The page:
Creating PH Informatics Tools to Implement Efficient, No-Wait Mass H1N1 Vaccination Clinics

State: CO Type: Model Practice Year: 2010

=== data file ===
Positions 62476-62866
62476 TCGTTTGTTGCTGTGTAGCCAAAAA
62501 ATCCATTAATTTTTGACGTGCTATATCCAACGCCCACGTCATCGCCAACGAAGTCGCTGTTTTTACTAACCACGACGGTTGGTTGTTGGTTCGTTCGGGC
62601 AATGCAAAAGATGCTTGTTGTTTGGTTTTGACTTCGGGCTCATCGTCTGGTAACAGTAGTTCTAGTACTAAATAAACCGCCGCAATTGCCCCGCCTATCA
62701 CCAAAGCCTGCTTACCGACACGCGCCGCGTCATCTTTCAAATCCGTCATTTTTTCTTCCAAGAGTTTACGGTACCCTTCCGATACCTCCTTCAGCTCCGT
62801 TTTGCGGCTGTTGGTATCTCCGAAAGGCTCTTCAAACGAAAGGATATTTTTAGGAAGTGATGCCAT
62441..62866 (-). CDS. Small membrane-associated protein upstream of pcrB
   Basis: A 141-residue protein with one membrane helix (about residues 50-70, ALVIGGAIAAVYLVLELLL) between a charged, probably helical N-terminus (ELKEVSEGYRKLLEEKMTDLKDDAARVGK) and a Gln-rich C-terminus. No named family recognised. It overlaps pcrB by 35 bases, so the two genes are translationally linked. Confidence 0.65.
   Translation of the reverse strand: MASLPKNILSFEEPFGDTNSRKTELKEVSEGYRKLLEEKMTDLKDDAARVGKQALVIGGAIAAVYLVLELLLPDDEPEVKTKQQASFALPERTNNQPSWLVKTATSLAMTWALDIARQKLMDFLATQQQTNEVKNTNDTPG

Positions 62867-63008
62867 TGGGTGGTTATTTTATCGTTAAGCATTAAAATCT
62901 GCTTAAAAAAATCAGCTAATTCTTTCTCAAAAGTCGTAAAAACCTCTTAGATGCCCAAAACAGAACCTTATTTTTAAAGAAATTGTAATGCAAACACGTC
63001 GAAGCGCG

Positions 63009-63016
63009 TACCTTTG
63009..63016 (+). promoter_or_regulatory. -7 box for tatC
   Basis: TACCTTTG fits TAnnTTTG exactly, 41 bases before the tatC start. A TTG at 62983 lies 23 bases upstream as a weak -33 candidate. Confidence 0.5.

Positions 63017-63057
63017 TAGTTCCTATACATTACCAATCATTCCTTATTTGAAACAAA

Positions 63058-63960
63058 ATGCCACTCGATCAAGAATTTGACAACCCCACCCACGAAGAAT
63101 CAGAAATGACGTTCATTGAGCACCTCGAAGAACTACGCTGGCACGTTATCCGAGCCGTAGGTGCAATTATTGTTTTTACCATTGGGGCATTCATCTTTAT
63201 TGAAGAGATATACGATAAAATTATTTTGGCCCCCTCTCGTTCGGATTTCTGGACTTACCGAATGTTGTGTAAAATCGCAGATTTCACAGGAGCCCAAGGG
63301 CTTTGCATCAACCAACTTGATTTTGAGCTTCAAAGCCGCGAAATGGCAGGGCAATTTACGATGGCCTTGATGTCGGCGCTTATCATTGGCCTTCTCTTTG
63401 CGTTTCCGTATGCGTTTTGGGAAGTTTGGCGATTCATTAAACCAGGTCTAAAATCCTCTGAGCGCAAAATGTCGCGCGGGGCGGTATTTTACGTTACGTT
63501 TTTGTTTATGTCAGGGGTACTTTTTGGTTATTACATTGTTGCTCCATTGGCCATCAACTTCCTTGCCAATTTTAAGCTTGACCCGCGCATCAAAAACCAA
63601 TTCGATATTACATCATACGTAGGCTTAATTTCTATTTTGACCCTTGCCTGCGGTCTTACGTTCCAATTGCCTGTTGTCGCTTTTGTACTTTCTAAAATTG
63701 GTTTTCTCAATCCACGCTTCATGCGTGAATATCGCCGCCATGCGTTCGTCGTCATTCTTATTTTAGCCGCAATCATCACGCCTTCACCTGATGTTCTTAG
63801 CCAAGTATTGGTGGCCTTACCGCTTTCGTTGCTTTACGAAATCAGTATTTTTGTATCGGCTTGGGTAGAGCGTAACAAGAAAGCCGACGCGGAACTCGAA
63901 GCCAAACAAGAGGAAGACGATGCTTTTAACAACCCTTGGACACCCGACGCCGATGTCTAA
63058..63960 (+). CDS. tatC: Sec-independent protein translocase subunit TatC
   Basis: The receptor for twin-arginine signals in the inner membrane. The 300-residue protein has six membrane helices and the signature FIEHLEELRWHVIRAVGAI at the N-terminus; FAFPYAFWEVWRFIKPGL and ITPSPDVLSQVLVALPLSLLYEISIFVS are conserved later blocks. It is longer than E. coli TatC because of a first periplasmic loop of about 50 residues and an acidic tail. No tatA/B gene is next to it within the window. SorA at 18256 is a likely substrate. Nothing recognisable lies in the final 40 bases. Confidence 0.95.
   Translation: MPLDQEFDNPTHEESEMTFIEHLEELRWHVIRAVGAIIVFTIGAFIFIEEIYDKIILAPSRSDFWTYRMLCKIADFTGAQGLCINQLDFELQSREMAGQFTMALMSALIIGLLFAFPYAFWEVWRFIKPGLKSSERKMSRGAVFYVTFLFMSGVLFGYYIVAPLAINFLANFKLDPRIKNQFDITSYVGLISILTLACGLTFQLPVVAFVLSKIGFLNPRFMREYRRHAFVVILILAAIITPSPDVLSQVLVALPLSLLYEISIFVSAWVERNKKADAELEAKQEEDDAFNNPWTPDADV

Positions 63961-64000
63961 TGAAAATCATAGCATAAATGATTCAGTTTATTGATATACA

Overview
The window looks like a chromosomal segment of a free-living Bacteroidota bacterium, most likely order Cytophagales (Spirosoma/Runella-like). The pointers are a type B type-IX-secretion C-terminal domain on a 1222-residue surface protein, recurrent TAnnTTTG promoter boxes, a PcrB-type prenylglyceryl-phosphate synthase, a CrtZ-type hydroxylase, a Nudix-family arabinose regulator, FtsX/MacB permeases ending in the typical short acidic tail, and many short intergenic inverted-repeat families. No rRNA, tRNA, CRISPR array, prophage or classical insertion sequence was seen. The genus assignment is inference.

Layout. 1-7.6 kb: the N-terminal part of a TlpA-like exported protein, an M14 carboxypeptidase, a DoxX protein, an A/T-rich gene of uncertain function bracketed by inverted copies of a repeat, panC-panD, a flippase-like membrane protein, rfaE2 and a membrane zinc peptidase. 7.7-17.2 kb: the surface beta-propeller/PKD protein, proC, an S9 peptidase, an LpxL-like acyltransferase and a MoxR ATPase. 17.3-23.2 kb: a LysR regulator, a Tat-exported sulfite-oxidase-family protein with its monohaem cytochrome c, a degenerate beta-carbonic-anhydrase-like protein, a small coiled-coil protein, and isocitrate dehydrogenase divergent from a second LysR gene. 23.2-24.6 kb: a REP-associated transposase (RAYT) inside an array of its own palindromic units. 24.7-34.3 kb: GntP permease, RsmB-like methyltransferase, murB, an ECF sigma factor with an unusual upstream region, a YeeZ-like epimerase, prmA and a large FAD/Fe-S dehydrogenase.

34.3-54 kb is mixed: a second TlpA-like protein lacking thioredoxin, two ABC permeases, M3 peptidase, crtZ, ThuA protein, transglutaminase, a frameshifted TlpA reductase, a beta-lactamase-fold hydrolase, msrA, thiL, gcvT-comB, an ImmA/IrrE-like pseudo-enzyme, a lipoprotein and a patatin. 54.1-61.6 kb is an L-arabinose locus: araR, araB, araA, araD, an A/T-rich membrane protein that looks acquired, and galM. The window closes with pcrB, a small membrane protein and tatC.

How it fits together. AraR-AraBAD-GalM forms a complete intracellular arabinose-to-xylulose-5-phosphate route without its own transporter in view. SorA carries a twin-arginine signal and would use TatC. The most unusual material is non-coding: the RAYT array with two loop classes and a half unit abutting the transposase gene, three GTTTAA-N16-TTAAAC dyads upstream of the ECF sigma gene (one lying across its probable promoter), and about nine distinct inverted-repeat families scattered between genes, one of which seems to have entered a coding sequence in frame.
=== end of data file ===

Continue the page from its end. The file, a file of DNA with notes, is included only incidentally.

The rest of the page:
This practice solved the following mass vaccination problems: - Ensured that vaccine supplies were always sufficient for every clinic’s attendance - Ensured that people did not come to the clinic who were not in priority groups for vaccination, with the ability to change these groups as vaccine supplies increased. - Eliminated long lines and waits for immunizations despite serving large numbers of people at each clinic by spreading people evenly over time, and limiting numbers who could be served to vaccine supplies on hand. - Allowed clinic organizers to gauge public demand for vaccine by monitoring how quickly vaccination appointment slots filled up through web and phone registration, and adjust staffing and hours accordingly. - Sped up client registration considerably with 85%+ of attendees bringing their already-completed pre-registration screening forms with them. - Ensured effective management of volunteers - Ensured planning information was available to staff and partners   Goal: To develop informatics tools that would help us overcome the problems that plague mass vaccination clinics in times of vaccine shortages: - Frail patients and parents of young children having to stand in line for hours - People that arrive 5-6 hours before a clinic opens to be sure they get vaccinated, or that all arrive when the clinic opens, creating human traffic jams and crowding that’s undesirable in a pandemic - People who don’t have time to wait for hours and decide it’s not worth being vaccinated - Mismatches of vaccine types, vaccine amounts, and clinic staffing compared to the number of people seeking vaccines. - Difficulties with recruiting, scheduling, training, and managing volunteers and paid staff to work each clinic - Challenges of keeping staff and partners informed about plans   Objective 1: Develop an online and phone pre-registration system for patients that would manage patient flow and speed up service delivery by - Obtaining all screening information required for the clinics in advance - Requiring all persons to select an available 15-minute time slot for their vaccinations - Using automated logic to reject those that did not fall into the current priority groups for vaccinations or weren’t eligible due to other medical contraindications, with an explanation about why they were rejected and what other options were available to them - Printing entrance “tickets” (their screening form) to admit them to the clinic   Objective 2: - Develop an online volunteer registration/scheduling/initial training website to manage volunteers for each clinic. Objective 3 - Develop secure web-based tools for ICS planning and situational awareness and detailed clinic operations planning where information could be shared with staff and key partners - Over 90% of our H1N1 clinic attendees registered online - 100% of our clinic volunteers registered online.Most read some additional training materials online before coming the the just-in-time training immediately before each clinic - Persons who were ineligible for vaccination (based on the priority groups in any given week) were not allowed to register, and given information about why and what their options were - The public expressed great overall satisfaction with the registration process and the ease of getting through the clinics due to the appointments being spread over time and knowing they would get their vaccine - The majority (60%) of clients were vaccinated in 10 minutes or less; 94% were vaccinated in 20 minutes or less. - 99.6% of attendees expressed their satisfaction with their H1N1 clinic experience, - Positive feedback from the public was incredible; no public health effort I’ve been involved in for the past 25 years has been so well received. - ICS, staff, and partners were able to find needed planning updates and situational awareness tools through secure wiki-type websites